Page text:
The Norton Simon museum features prominent exhibits of Indian and Hindu art.
There were a lot of significant artifacts that viewers are able to see on display at the Norton Simon Museum in Pasadena, California. The museum, located on 411 W. Colorado Boulevard, has numerous ongoing exhibits, but perhaps the most impressive is the collection of Indian art.
Hindu Gods in Art
Most of these pieces of art have to do with Hindu gods. One of the most elaborate pieces is called “Temple Wall with Scenes of Krishna’s Life.” It is painted wood that was created in Kerala, India sometime during the 18th century. At one time the piece formed a wall for temporary use in Hindu temple ceremonies. The main god displayed in the piece is Vishnu. He is one of the most important gods in the Hindu religion and many works of art are based on him. In this particular one, Vishnu disguises himself as two alternate personalities, Rama and Krishna. At the top of the wall is a kirrttimukha or face of glory. This creature looks like a lion, and it is usually placed above doorways to protect those that are faithful to the gods.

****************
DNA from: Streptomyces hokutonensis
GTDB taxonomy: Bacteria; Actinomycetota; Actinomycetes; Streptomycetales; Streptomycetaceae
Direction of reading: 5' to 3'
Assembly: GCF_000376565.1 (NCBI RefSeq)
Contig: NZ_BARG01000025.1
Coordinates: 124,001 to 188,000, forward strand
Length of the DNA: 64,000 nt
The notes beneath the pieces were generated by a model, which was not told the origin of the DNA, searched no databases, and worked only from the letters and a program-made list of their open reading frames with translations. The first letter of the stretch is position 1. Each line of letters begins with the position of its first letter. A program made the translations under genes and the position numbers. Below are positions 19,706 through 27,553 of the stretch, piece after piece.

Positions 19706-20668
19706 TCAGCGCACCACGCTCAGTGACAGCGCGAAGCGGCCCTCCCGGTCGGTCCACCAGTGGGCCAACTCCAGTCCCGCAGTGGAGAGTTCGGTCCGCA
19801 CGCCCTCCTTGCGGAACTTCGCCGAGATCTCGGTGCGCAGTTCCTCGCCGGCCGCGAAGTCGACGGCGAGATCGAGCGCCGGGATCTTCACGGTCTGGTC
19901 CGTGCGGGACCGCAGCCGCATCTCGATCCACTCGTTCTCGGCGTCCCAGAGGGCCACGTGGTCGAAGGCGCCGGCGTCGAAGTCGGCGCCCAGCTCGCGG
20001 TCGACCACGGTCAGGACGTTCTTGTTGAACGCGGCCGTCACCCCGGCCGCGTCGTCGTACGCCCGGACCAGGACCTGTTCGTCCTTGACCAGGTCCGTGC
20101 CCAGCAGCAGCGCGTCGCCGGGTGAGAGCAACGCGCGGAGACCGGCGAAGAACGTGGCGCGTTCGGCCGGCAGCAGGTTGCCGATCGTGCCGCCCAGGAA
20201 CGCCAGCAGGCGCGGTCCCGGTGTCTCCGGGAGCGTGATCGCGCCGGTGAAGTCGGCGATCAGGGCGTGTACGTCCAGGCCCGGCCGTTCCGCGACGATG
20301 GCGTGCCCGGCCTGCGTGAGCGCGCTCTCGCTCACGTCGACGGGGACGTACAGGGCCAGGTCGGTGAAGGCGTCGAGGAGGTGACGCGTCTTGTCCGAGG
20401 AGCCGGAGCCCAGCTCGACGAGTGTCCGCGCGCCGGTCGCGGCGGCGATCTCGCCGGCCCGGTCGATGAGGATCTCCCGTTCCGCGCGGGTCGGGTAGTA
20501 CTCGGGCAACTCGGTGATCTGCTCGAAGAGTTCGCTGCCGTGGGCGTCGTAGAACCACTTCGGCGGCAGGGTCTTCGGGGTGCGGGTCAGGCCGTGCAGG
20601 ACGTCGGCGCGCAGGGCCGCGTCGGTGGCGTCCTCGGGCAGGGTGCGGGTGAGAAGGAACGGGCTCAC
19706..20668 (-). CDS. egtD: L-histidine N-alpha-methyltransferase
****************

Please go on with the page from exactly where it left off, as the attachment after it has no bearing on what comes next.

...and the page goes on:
Vishnu is also seen in a piece called “God Vishnu with Personified Attributes,” which was constructed in India during the 800’s. He is usually blue in works of art to represent the ‘color of infinite space,’ because he is so powerful and omnipotent.
There are many watercolors on display that represent Vishnu’s avatars, including “Marriage of Krishna and Rukmini” from 1800, “Krishna the Butter Thief” from 1725, and “The Death of the Ogress Putana” from 1675. There are also bronze figurines of many Krishnas dancing that were completed in the 1000’s. Other pieces of art were made out of various materials like chlorite, marble, sandstone, granite, and brass.
Symbols in Indian Art
There are many symbolic layers in the works of art on display. For example, there is a piece called “Railing Pillar: Goddess and An Amorous Couple” that was made in 100 BCE. The women in the piece are holding mangos because the symbol of fruit represents fertility. There is another work called “Servant Goddess of Revati” that was made in the 4th century. She was revered for her association with water and she guarded the treasures that were found in the water.
Another recurring element is of the character of the god, Ganesha. He is an elephant who is always pictured with sweets in his hand, because he loves to eat. In fact, the story goes that he loved eating so much that he ate until his stomach burst. The moon was laughing at him, so he threw one of his tusks at the moon; therefore, in most depictions of Ganesha, he only has one tusk. Most of the bronze figurines do display Ganesha with only one tusk. Ganesha is supposedly the remover of personal obstacles because of his trials in fighting with the moon.
Although the museum’s collections offer insights into many cultures and religions, it is the pieces that concentrate on Hinduism that are the most impressive. For more information on the museum, visit www.nortonsimon.org or call (626) 449-6840.